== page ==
Clinical Neuroscience

[Phylo- and ontogenetic aspects of erect posture and walking in developmental neurology]

BERÉNYI Marianne, KATONA Ferenc, CARMEN Sanchez, MANDUJANO Mario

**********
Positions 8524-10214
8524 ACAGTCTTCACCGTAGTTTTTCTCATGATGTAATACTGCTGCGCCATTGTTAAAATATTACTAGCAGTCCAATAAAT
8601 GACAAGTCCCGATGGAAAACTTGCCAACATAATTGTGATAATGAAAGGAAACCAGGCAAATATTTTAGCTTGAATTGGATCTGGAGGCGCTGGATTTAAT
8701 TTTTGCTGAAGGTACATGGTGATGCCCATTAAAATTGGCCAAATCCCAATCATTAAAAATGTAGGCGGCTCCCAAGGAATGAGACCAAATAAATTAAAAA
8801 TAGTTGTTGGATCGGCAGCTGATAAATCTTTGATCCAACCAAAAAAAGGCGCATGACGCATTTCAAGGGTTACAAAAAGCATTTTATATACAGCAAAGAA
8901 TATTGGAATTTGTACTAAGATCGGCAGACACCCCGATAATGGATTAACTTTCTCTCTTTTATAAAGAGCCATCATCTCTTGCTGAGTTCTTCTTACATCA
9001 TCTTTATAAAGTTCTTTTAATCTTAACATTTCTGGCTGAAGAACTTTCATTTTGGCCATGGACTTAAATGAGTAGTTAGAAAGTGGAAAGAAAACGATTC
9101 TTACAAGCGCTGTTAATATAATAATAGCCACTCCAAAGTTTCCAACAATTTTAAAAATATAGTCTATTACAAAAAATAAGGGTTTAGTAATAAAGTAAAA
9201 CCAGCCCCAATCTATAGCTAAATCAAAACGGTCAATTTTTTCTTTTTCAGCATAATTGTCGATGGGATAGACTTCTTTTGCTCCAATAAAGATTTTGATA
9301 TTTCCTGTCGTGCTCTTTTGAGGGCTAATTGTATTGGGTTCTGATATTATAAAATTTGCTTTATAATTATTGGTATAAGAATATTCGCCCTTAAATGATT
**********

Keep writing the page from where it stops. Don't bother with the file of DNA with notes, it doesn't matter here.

[The group or profile of elementary neuromotor patterns is different from the primitive reflex group which is now called the “primitive reflex profile.” All these elementary neuromotor patterns are characterized by a high degree of organization, persistence, and stereotypy. In many regards, these patterns are predecessors or precursors of from them the specific human motor patterns which appear spontaneously later as crawling, creeping, sitting, and walking with erect posture. On the basis of our experiences it can be stated that the elementary neuromotor patterns can be activated in all neonates and young infants as congenital motor functions. With regards to their main properties and functional forms, the normal patterns can be divided into two main groups: (1) One group is characterized by lifting of the head and complex chains of movements which are directed to the verticalization of the body; (2) The other group is characterized by complex movements directed to locomotion and change of body position. The neuromotor patterns can be activated by placing the human infant in specific body positions that trigger the vestibulospinal and the reticulospinal systems, the archicerebellum and the basal gangliae. Most of these systems display early myelinisation and are functioning very soon. Many of the elementary neuromotor patterns reflect the most important - spontaneously developing - forms of human movements such as sitting upright in space and head elevation crawling and walking. The majority of the human neuromotor patterns are human specific. When the infant is put in an activating position, crawling, sitting up, and walking begin and last as long as the activating position is maintained. Each elementary neuromotor pattern is a repeated, continuous train of complex movements in response to a special activating position. The brainstem is not sufficient to organize these complex movements, the integrity of the basal ganglia is also necessary. Elementary sensorimotor patterns during human ontogenesis reflect phylogenetic develpoment of species specific human functions. During ontogenesis spontaneous motor development gradually arises from these early specific sensorimotor predecessors.. The regular use of the elementary neuromotor patterns for diagnostic puposes has several distinct advantages. The neuromotor patterns have a natural stereotypy in normal infants and, therefore, deflections from this regular pattern may be detected easily, thus, the activation of the elementary neuromotor pattern is a more suitable method for identifying defects in the motor activity of the neonate or young infant than the assessment of the primitive reflexes. The “stiumulus positions,” which activate specific movements according to how the human neonate or young infant is positioned, do not activate such motor patterns in neonate or young primates including apes. The characteristic locomotor pattern in these adult primates, including the apes, is swinging and involves brachiation with an extreme prehensility. This species specific motor activity is reflected in the orangutan and gibbon neonates by an early extensive grasp. However, according to our investigations, no crawling, creeping, elementary walk, or sitting up can be activated in them. Neonates grasp the hair of the mother, a vital function for the survival of the young. In contemporary nonhuman primates including apes, the neonate brain is more mature. Thus, pronounced differences can be observed between early motor ontogenesis in the human and all other primates. The earliest human movements are complex performances rather than simple reflexes. The distinction between primitive reflexes and elementary neuromotor patterns is essential. Primitive reflexes are controlled by the brainstem. All can be activated in primates. These reflexes have short durations and contrary to elementary sensorimotor patterns occur only once in response to one stimulus, e.g., one head drop elicits one abduction-adduction of the upper extremities correlated to adduction and flexion of the lower extremities to a lesser degree with the Moro reflex. Elementary neuromotor patterns are much more complex and most of them including elementary walk may be elicited as early as the 19th-20th gestational week, though less perfectly than later.]